WASHINGTON (AP) -- Employers stepped up hiring last month, boosting payrolls by a brisk 167,000 and keeping the unemployment rate steady at a still historically low 4.5 percent. Workers' wages grew briskly.
The latest snapshot of the nation's employment climate, released Friday by the Labor Department, showed that the jobs market ended 2006 on a strong note and provided fresh evidence that the troubled housing and automotive sectors aren't dragging down employment across the country.
The tally of new jobs added to the economy last month exceeded analysts' forecasts for a gain of around 115,000 and was the best showing since September. Analysts were predicting the politically sensitive jobless rate would remain unchanged from November, which it did.
For all of 2006, the nation's unemployment rate dropped to a six-year low of 4.6 percent as the economy added 1.8 million jobs. In 2005, the unemployment rate averaged 5.1 percent.
With the economy losing momentum, though, many economists predict the jobless rate will climb this year and average around 4.9 percent.
In December, jobs gains in education and health care, business services, financial firms and leisure and hospitality swamped job losses in construction, manufacturing and retail. Jobs gains for both October and November turned out to be stronger than the government previously thought.
Many employers showed not only a greater appetite to hire in December but also more willingness to boost compensation to workers.
Workers, many of whom had seen their paychecks eaten by inflation, saw wages grow robustly last month. Average hourly earnings jumped to $17.04, a sizable 0.5 percent rise from the prior month. Analysts were forecasting a more modest, 0.3 percent increase.
Over the last 12 months, wages grew by a strong 4.2 percent. That matched the annual gain registered in November and was exceeded only by a 4.3 percent annual increase in November 2000.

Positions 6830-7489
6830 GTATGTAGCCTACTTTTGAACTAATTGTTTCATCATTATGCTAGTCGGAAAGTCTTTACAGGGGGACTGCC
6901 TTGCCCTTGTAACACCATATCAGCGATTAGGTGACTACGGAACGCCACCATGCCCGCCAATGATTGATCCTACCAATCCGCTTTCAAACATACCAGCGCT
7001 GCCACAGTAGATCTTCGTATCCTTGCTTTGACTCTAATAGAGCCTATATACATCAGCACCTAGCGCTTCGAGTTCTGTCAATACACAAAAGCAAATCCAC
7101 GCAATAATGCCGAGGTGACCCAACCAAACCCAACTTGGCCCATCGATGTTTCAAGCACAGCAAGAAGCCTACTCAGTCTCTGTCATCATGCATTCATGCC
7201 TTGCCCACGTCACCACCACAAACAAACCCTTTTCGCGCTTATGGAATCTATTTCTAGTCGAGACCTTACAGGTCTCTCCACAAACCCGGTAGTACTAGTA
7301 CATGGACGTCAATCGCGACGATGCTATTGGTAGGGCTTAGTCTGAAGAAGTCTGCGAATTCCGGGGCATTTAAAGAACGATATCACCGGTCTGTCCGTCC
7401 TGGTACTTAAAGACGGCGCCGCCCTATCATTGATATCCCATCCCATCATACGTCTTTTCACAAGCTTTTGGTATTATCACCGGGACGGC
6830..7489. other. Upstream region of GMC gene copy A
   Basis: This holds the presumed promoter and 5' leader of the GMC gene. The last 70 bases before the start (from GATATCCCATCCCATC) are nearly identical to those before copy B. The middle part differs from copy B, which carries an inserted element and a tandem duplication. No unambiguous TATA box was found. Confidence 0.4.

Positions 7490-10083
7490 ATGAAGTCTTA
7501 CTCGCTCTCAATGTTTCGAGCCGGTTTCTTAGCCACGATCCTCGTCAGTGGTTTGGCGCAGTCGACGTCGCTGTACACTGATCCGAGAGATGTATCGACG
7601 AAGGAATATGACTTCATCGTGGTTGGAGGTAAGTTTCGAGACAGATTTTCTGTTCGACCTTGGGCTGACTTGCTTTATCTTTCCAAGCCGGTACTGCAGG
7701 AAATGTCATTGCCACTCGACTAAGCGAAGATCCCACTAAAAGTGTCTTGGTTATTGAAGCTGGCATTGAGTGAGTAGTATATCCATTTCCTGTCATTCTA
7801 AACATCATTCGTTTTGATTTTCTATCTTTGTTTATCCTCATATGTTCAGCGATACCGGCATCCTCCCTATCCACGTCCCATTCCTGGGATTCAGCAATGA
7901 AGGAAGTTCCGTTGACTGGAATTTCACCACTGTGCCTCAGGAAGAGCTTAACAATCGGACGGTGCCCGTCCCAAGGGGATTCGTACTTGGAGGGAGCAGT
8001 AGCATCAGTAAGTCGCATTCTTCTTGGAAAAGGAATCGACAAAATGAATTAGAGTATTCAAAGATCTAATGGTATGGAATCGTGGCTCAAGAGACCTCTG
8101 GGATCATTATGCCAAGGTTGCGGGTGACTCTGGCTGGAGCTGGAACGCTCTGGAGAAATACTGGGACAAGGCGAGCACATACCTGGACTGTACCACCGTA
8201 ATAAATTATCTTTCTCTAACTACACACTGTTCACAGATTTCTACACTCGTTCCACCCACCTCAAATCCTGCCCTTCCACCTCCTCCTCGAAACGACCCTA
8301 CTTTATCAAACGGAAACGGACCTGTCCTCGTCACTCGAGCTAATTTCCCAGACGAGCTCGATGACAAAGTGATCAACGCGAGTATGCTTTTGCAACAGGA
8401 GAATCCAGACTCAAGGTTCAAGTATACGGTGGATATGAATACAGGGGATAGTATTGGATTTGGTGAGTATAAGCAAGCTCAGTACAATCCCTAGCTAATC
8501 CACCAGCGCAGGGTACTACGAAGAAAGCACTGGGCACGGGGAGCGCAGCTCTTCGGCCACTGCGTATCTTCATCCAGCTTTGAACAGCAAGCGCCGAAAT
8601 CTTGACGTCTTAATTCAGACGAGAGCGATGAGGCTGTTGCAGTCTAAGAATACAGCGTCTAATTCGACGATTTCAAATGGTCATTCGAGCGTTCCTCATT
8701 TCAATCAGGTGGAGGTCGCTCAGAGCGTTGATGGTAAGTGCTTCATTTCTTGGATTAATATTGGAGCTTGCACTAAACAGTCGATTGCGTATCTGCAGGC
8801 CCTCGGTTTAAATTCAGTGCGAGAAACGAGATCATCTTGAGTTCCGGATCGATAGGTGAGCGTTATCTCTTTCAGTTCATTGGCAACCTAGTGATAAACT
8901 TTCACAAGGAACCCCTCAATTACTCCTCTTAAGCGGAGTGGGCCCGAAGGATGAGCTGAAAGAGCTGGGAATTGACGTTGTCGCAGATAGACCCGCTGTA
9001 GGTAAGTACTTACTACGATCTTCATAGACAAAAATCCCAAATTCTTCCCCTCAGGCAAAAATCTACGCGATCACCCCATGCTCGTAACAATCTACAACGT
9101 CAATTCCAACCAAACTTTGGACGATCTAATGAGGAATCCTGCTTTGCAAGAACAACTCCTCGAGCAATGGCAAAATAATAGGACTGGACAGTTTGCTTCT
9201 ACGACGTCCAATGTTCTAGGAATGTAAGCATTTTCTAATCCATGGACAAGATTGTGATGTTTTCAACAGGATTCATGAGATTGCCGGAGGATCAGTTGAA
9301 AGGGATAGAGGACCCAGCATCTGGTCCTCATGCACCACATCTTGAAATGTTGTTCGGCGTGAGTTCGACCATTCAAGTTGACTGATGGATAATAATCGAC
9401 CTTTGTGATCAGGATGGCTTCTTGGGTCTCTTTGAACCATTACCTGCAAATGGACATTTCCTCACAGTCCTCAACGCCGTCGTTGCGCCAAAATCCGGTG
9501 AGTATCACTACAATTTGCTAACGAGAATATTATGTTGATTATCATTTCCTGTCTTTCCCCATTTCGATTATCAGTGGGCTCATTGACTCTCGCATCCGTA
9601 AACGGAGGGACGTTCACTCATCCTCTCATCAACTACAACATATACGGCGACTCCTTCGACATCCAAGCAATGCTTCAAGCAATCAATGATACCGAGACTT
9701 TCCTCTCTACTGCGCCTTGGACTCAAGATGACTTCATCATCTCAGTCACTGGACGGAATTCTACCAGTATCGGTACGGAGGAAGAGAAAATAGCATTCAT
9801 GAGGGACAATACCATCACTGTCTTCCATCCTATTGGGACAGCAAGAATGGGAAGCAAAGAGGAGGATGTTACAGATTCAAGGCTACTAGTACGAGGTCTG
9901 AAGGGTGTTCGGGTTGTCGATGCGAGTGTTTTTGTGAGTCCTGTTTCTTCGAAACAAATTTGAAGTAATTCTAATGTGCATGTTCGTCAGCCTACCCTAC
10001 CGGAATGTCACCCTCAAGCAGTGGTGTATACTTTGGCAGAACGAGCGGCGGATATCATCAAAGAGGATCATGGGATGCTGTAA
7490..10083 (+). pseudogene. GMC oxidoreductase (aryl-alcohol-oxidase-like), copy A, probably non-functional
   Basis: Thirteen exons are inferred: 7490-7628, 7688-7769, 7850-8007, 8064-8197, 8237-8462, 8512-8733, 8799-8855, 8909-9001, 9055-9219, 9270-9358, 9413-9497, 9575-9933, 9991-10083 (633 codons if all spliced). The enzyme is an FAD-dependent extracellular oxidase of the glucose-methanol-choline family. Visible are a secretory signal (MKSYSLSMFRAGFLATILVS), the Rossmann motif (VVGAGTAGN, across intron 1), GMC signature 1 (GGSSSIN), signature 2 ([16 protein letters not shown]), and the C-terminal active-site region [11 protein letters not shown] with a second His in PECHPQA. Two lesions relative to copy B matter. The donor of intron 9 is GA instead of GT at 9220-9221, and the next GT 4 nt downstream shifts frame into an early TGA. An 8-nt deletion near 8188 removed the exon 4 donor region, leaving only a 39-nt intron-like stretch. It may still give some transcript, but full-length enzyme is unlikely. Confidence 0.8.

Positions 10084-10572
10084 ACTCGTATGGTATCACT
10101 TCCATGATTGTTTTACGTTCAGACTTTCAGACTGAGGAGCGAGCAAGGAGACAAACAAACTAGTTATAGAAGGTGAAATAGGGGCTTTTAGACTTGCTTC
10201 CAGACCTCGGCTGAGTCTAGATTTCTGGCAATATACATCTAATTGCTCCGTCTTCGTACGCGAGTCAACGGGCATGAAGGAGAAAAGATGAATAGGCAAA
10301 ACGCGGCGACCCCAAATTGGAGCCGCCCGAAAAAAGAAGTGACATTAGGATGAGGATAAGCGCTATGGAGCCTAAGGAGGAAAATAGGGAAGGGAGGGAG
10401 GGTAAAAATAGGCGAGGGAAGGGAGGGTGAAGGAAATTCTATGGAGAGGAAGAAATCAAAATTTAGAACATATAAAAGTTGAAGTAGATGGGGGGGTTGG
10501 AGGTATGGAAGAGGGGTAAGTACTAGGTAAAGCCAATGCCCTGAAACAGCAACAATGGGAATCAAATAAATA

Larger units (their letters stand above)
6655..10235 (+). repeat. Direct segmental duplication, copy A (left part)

Growth in wages should support consumer spending -- a force that helps drive the economy. But a rapid and sustained advance -- if not blunted by other economic forces -- can stoke concerns about inflation.
Federal Reserve Chairman Ben Bernanke says the central bank will be on close watch for any signs that wage growth might be spurring an unwanted pickup in inflation.
The Federal Reserve, which has boosted rates 17 times since June 2004 to fend off inflation, has been on the sidelines since August. Analysts believe the Fed will keep its finger on the interest-rate pause button when it meets next on Jan. 30-31.
The latest employment snapshot comes as the new Democratic-controlled Congress, which convened Thursday, will now play a lead role in shaping policies for workers and businesses.
A top priority for Democrats is boosting the federal minimum wage from $5.15 an hour to $7.25 an hour. President Bush said he supports such a move as long as it is paired with business-friendly provisions, which would soften the sting to employers who would have to dole out more in labor costs.
The job hunt got shorter in December.
The average time that the 6.8 million unemployed people spent in their job searches was 15.9 weeks, down from 16.3 weeks in November.
On the payrolls front, education and health services added 43,000 jobs in December. Professional and business services added 50,000 slots. Leisure and hospitality expanded employment by 31,000 and financial firms added 9,000 new jobs.
Factories, however, cut 12,000 positions and construction companies eliminated 3,000 jobs - casualties of the souring housing market and the struggling auto industry. Retailers shed just over 9,000 slots.
Employment gains were stronger in both October and November. Employers added 154,000 new positions in November, versus the 132,000 reported last month. Payrolls grew by 86,000 in October, up from a previous estimate of a 79,000 gain.
The strong showing on jobs comes even as the economy lost steam throughout last year.
Economic growth slowed to a pace of 2 percent in the late summer -- the most recent period available -- and is expected to remain sluggish for a while as the economy works its way through fallout from the housing slump and the lingering impact of two years of rising interest rates.
Even with the expectations for slow growth ahead, most analysts don't believe the economy will slide into recession, but they do predict that the unemployment rate will climb.